But despite the doubt, Dallas has looked every bit the part of a playoff team. Doncic has put up MVP-caliber numbers and Porzingis acclimated nicely. But what must the Mavericks do to continue building momentum, and maybe even deliver a first-round upset?  Let’s examine the most pressing X-factors for Dallas in their pursuit of a return to contender status.

First of all, the most important thing the Mavericks need to make a postseason run is their health. The Mavericks haven’t been entirely healthy all year. Porzingis tweaked his right knee only a few short months after returning from left knee injury that sidelined him for more than a year and a half. As a result, he missed six straight games and sat out a total of 16 games in 2019-20.

While missing games was the primary concern, Porzingis’s real hurdle has been ramping up from his extended hiatus. Porzingis was clearly not his old self immediately upon his return – and that’s reflected in his averages. He averaged only 15.8 points per game in 13 games in November and only 17.2 points per game in 20 games between December and January. But he found his groove in February, posting 25.2 points and 10.6 rebounds per game. And he followed that up with 23.2 points, 11.2 rebounds and 3.6 blocks per game in five contests in March before the shutdown. Porzingis clearly figured out where he fits with the Mavericks; and if he continues playing like he did in March and April, the Mavericks should boast a mismatch up front on most nights.

But even at his best, Porzingis alone doesn’t elevate the Mavericks to contenders. The Mavericks need more from their role players, too. With free agency remaining closed until the conclusion of the season (although it may open before the draft this year), teams must work with what they have at their disposal. That means that any solution must already be on their roster. And while options are obviously limited, there is one player from whom they could expect a little more – Seth Curry.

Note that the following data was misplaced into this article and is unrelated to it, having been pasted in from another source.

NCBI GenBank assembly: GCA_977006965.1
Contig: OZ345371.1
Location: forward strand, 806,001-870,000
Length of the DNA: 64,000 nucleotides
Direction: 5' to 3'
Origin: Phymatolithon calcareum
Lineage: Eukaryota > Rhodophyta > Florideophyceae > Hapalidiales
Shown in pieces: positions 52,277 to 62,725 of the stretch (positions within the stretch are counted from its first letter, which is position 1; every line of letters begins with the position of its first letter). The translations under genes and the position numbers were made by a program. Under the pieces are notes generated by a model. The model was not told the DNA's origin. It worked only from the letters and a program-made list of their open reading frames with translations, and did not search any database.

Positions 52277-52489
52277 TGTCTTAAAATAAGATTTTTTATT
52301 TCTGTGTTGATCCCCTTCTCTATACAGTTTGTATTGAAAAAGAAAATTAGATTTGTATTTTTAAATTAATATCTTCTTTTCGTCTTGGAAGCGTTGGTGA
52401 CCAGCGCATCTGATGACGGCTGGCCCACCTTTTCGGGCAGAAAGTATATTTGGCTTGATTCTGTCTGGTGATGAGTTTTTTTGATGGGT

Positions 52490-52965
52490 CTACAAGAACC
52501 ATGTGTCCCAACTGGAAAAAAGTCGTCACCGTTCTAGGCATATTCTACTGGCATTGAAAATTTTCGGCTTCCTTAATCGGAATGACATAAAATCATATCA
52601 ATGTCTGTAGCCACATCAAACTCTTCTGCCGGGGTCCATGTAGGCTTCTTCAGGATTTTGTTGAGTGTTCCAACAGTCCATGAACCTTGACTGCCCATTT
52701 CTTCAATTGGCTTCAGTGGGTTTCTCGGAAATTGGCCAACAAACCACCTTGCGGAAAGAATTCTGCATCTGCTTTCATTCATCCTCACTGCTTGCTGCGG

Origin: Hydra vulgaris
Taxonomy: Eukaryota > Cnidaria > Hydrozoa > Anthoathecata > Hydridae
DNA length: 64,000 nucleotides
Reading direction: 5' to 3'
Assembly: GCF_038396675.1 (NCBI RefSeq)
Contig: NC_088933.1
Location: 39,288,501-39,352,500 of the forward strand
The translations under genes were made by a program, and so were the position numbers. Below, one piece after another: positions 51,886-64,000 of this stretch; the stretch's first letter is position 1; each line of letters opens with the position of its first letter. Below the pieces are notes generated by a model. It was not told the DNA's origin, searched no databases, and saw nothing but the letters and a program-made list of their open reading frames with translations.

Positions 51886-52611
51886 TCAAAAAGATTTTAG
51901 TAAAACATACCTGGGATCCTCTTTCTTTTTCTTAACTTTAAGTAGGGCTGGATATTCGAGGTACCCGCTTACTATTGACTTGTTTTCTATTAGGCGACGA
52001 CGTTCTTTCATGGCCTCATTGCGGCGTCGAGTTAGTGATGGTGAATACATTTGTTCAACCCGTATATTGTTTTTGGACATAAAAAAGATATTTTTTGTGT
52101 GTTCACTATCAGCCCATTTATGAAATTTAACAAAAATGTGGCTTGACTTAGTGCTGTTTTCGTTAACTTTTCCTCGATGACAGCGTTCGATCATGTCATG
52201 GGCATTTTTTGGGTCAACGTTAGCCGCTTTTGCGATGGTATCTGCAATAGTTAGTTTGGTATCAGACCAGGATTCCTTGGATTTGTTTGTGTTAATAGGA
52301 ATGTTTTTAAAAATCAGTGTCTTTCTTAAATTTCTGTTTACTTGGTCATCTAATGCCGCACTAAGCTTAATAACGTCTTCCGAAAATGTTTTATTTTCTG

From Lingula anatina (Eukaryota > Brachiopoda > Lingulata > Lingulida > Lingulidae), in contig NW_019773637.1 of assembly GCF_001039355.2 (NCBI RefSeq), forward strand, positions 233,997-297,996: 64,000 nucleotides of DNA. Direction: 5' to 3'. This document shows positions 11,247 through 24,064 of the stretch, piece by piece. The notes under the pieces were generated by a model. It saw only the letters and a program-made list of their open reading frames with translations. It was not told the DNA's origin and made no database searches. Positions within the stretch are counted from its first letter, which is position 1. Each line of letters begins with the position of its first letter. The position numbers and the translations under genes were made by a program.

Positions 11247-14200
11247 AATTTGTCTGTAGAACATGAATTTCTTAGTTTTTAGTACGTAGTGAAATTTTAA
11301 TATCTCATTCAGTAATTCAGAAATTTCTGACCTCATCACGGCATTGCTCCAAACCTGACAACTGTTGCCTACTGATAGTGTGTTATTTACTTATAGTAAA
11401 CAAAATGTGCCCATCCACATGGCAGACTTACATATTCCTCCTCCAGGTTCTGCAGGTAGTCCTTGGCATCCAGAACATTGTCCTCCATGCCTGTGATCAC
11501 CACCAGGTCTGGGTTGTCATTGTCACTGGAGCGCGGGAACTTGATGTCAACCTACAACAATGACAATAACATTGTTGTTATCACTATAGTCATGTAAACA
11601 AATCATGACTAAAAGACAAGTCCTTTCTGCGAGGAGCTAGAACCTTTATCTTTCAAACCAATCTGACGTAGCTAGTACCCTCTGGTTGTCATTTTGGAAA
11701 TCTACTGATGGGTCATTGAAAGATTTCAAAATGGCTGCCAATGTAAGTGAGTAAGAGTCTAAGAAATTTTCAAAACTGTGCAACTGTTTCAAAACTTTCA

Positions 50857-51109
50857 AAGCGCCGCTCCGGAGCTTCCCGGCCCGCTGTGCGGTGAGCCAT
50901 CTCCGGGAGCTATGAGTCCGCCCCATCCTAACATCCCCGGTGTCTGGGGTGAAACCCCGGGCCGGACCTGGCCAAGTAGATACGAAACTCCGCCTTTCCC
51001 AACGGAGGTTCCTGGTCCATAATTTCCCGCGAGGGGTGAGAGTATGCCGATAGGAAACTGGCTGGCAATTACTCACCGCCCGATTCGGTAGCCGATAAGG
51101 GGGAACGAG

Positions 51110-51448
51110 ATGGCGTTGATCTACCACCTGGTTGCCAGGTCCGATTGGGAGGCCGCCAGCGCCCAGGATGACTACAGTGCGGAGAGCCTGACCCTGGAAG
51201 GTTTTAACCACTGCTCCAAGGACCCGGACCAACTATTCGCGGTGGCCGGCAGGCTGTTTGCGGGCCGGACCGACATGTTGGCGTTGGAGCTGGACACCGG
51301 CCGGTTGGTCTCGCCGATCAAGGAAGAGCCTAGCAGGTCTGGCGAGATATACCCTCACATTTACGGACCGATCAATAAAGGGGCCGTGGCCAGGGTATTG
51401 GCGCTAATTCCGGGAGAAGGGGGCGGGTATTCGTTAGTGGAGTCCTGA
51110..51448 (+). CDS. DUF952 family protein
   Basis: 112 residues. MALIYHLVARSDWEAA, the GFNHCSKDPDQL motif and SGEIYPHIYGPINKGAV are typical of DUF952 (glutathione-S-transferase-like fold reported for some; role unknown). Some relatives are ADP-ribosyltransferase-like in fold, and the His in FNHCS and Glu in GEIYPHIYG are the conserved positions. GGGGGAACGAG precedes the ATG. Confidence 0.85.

Let’s start with the elephant in the room – Curry is simply not on his brother’s level in terms of talent, and he never will be. But considering just how special Stephen Curry is, that’s not necessarily a bad thing. What he lacks in ability (relative to his brother), Seth Curry makes up for with fearlessness. The younger Curry has carved out a real role in his second stint with the Mavericks, taking and making shots at an impressive rate; Curry is shooting a scorching 45.3% on three-point attempts over the entire season. And looking ahead, Dallas should unleash him even more. While Curry is averaging only 12.6 points in 24.5 minutes per game, his scoring average jumps to 20.5 points on 67.6% three-point shooting when given 30+ minutes. If the Mavericks hope to be competitive (and maybe even advance) in the 2020 NBA Playoffs, Curry may very well be the key.